Heavy rain last week, particularly in Johannesburg, led to severe flooding, road closures and chaos, leaving over 200 families homeless, countless missing and, as of the count just two days ago, three confirmed deaths. The road is no safe place to be during such wet weather, but, of course, many South Africans commuting to work and back simply don’t have much of a choice, or may find themselves caught off guard.
These wet weather conditions mean that tyres may only have half as much grip as they would on a dry road. We have to brake earlier, drive at slower speeds (especially when entering corners, or passing through flooded areas), and maintain focus on the road at all times. A single error, or rash decision, could result in an accident.
Driving recklessly increases the chances of hydroplaning (aquaplaning), which occurs when the tread of the tyres is no longer able to channel the water away, resulting in (essentially) the tyres lifting from the road surface and onto the surface of the water, instead. This causes the vehicle to skim across the surface of the water, rendering the driver almost helpless to control it.
But, of course, if you do end up aquaplaning, it's important to remain calm. Do not brake, but slowly lift your foot from the accelerator instead. With a firm grip on the wheel, gently steer into the direction that you want the car to go. Again, any harsh braking or sharp steering will make it much, much worse, as any sudden stops and turns may throw the vehicle into a skid. Once you've regained control, gently accelerate.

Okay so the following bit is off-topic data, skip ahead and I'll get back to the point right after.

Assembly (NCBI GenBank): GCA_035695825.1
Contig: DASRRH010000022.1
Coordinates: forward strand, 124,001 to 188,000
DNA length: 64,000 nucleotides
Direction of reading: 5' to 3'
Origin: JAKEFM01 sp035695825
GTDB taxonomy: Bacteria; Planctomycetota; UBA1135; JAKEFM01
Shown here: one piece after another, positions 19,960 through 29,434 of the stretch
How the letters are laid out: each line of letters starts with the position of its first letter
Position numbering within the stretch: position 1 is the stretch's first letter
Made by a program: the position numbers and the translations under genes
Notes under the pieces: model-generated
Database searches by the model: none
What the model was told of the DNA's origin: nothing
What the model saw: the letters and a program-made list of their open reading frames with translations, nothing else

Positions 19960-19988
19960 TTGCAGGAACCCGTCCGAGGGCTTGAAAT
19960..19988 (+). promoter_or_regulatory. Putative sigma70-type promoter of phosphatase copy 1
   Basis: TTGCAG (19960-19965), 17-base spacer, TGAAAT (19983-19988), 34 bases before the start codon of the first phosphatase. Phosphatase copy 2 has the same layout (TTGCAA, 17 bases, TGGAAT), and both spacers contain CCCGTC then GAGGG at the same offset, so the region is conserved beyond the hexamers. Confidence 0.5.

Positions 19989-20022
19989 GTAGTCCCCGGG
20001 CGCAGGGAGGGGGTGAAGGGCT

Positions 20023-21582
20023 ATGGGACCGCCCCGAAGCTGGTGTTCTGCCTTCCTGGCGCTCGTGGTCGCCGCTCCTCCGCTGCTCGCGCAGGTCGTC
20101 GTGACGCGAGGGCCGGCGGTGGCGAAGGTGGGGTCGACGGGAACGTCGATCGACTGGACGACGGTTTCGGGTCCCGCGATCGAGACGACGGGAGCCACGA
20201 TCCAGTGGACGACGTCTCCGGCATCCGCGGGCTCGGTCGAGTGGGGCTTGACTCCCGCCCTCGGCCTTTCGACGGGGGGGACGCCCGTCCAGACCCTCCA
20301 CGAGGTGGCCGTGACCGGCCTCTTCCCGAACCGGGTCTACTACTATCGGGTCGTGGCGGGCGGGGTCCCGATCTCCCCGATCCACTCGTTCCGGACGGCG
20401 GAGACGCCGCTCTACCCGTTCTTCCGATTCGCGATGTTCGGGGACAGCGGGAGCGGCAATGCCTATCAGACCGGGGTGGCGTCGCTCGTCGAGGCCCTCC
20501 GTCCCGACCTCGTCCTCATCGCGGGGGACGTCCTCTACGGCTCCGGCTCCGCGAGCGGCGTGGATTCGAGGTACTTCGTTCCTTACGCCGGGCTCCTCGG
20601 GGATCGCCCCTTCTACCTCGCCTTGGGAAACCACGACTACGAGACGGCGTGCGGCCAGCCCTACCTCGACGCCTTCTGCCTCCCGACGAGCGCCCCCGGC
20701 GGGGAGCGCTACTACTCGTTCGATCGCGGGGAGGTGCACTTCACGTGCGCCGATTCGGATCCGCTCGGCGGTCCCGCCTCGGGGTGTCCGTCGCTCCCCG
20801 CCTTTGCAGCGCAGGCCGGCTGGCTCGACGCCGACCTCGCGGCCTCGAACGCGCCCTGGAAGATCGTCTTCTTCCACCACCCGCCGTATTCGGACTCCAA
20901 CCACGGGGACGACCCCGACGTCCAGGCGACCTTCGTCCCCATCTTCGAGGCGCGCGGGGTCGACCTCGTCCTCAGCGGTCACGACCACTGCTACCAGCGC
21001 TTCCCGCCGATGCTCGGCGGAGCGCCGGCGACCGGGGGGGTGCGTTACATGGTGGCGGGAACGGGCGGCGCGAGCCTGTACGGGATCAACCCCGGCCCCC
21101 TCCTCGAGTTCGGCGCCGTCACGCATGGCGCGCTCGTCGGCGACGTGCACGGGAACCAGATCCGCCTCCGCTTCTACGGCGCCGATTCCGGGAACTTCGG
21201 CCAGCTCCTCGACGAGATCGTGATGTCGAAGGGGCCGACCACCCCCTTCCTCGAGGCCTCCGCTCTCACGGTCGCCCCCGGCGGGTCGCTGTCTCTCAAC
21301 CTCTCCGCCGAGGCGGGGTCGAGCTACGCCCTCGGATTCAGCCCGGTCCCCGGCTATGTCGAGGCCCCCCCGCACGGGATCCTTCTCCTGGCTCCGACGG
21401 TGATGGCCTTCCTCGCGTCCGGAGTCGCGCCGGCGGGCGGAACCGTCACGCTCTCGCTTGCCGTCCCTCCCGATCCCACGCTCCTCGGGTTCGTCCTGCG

Motorists need to be hyper vigilant, obey the rules of the road and adapt their driving according to the conditions. So, we put together some helpful road safety tips for when you’re forced to weather the storm.
Before heading out to brave the flooded roads, it’s important that motorists check that their windscreen wipers and brakes are working correctly. Our greatest defence against the wet weather, however, is undoubtedly the condition of our tyres.
Here are some tips, courtesy of Goodyear, for checking the condition of your tyres:
Bad weather is not the time to be taking any chances with safety. Accidents in wet conditions are common, so heed the call for safe driving. Switch on your headlights, maintain a good following distance from the car ahead of you, don’t speed, always wear your safety belt, ensure all children and passengers are strapped in correctly, and don’t do anything irresponsible.
FURTHER READING: Child Seats: Are You Breaking The Law?
Apart from ensuring that your car is in a good condition, the Automobile Association has also warned motorists not to take chances by crossing any low-lying bridges, as the fast-flowing water could cause them to be swept downstream.
Here are twelve tips from the AA to keep you safe when driving in the rain.
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